The direction in which the small elements are lined up agrees with the major axis direction of the ultrasonic probe.

In the major axis direction of the ultrasonic probe 60, the position of the focus is controlled by the conventional electronic focusing technique to thereby effect a control such that clear image is obtained at appropriate position.

On the other hand, in the direction of the minor axis of the ultrasonic probe, the ultrasonic wave with the acoustic pressure distribution of the Bessel function is transmitted by virtue of the spontaneous polarization distribution of the piezoelectric element 5, so that the nondiffracting sound field is formed. As for the conventional electronic scanning linear array ultrasonic probe, the position of the focus of the ultrasonic beam has been controlled by electronic focusing in the major axis direction, i.e., scanning face direction of the ultrasonic probe to thereby enable clearly extracting needed site.

However, the ultrasonic beam has been controlled only by the acoustic lens mounted on the piezoelectric element 5 in the direction of the minor axis, i.e., the direction of the scanning face thickness of the ultrasonic probe. Consequently, although the ultrasonic beam becomes slender so as to enable obtaining clear image around the focus of the acoustic lens as shown in FIG. 28, the ultrasonic beam has been expanded so as to make image obscure at other positions. In contrast, the constitution of Embodiment 4 enables obtaining the ultrasonic beam with the width substantially uniform in the direction of the scanning plane thickness as shown in FIG. 28, so that clear image can be obtained all over the ultrasonic image. Especially, it is highly effective in the extraction of distant zone in which the diffusion of the ultrasonic beam is inevitable in the use of the conventional acoustic lens system.

Modification 1 to Embodiment 4

The piezoelectric element 5 may have a square shape in Embodiment 4.

Modification 2 to Embodiment 4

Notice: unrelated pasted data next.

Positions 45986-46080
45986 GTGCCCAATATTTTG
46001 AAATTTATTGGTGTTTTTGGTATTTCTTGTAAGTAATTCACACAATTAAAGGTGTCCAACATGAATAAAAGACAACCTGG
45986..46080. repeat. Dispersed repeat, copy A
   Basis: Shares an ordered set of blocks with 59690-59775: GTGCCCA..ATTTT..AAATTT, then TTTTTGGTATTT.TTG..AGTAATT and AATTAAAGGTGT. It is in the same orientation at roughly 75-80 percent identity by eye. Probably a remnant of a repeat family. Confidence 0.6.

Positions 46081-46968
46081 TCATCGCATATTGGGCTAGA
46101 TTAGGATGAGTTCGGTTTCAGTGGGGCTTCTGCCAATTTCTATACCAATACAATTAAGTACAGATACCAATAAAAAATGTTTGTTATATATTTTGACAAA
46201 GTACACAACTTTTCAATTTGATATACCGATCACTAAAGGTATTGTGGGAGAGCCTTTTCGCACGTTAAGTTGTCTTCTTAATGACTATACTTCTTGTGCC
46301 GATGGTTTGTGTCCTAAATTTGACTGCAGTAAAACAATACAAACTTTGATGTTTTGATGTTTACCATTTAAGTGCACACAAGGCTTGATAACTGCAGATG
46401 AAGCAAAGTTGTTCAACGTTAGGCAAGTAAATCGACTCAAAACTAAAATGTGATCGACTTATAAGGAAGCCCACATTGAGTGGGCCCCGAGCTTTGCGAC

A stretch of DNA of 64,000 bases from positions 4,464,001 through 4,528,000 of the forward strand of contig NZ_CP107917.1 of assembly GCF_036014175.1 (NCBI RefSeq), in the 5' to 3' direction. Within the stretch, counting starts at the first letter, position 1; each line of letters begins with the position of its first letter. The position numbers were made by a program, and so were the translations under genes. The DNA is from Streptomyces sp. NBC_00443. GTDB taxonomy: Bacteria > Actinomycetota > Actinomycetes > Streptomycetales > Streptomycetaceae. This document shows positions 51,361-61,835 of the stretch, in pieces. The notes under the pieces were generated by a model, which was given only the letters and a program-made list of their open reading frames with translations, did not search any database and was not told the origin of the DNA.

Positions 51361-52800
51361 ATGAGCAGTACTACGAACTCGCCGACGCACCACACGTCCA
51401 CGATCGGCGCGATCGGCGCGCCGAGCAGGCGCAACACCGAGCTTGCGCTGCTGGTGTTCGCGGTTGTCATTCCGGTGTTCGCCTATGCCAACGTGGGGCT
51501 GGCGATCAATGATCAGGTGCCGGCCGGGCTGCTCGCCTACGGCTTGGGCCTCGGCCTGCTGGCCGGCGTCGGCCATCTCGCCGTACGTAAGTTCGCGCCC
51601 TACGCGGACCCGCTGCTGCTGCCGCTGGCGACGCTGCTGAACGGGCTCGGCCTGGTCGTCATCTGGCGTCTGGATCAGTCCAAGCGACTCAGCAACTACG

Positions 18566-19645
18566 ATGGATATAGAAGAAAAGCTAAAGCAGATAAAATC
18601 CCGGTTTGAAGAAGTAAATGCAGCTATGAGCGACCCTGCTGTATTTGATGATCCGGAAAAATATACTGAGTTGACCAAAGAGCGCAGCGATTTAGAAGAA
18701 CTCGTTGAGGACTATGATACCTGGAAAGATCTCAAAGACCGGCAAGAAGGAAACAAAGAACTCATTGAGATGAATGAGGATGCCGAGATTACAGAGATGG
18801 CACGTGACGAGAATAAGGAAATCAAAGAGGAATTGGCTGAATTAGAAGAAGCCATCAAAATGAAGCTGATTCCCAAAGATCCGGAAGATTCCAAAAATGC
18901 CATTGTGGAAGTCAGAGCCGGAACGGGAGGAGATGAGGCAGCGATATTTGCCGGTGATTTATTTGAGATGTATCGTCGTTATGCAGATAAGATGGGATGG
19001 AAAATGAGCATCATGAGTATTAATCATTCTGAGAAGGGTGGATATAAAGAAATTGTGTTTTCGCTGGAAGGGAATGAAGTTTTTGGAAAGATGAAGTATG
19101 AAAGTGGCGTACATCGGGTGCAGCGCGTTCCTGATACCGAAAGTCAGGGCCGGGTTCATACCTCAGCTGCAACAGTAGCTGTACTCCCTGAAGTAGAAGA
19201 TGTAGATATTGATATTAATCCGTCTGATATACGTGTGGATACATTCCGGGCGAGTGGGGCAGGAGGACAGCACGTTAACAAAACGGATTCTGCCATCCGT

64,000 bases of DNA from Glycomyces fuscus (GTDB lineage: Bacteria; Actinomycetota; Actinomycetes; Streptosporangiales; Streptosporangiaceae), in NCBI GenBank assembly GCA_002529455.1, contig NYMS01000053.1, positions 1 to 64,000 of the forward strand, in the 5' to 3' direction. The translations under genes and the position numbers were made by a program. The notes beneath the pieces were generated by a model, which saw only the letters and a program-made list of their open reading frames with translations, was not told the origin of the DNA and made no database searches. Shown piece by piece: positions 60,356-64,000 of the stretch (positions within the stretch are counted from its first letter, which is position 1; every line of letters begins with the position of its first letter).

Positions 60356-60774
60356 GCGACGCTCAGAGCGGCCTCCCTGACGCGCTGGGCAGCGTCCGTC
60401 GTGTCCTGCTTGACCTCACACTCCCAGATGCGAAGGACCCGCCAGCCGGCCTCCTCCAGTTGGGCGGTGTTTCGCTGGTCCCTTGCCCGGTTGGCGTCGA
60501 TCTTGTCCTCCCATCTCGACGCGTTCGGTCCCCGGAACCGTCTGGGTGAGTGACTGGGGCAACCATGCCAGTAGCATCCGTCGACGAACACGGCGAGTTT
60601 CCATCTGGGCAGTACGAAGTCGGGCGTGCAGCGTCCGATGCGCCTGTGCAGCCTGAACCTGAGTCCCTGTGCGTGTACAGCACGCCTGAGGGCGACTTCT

Embodiment 4 is applicable to not only the electronic linear scanning ultrasonic probe device but also the electronic convex scanning ultrasonic probe device 70 as shown in FIG. 27.

In the endoscope of FIG. 29 including the electronic convex scanning ultrasonic probe device of FIG. 27, the piezoelectric element 5 is structured by piezoelectric ceramics 1 which have fundamentally the same feature as in FIG. 24 according to Embodiment 4 but which are arranged in a shape curved in convex form.

In this modification, the timing of energizing pulse voltage application is selected in conformity to the configuration of the surface of the ultrasonic probe device 70 so that the transmitted ultrasonic wave front is in a plane perpendicular to the acoustic axis.

In Embodiment 4, the use of the technology of the present invention in a convex scanning ultrasonic probe with a broad angle of view enables clear extraction of wider application site.

Modification 3 to Embodiment 4

Embodiment 4 is applicable to not only the electronic linear scanning ultrasonic probe device but also the electronic radial scanning ultrasonic probe device 71 as shown in FIG. 31.

In the electronic convex scanning ultrasonic endoscope of FIG. 30, the piezoelectric element 5 having fundamentally the same structure as in Embodiment 4 is arranged in a shape curved in convex form as shown in FIG. 31.

In this modification, the timing of energizing pulse voltage application is selected in conformity to the configuration of the surface of the ultrasonic probe device 71 so that the transmitted ultrasonic wave front is in a plane perpendicular to the acoustic axis.

In Embodiment 4, the use of the technology of the present invention in the electronic radial scanning ultrasonic probe device 71 advantageously employed in conducting scanning from inside a pipe cavity enables clear extraction of wider application site.

In the radial scanning, the acoustic beam spacing is increased and the ultrasonic wave is attenuated as the distance is increased. However, the diffusion of the ultrasonic beam is little in the use of the transducer part 16 structured according to Embodiment 4, so that, even if the small-diameter probe device of small size and of low output is employed, the ultrasonic wave can be sent to a distant place to thereby carry out observation and diagnosis. Conventional one can be used as the ultrasonic diagnostic equipment in which the above electronic radial scanning ultrasonic probe device is assembled.

Embodiment 5

Embodiment 5 of the present invention is as shown in FIGS. 33 to 35. The structure of each part of the ultrasonic probe is the same as in Embodiment 4.

The methods of driving the piezoelectric element 5 are different between Embodiment 5 and Embodiment 4. In Embodiment 4, the position of the focus is controlled by the deviation in driving timing of each small element of the piezoelectric element 5 with the use of the conventional electronic focusing technique.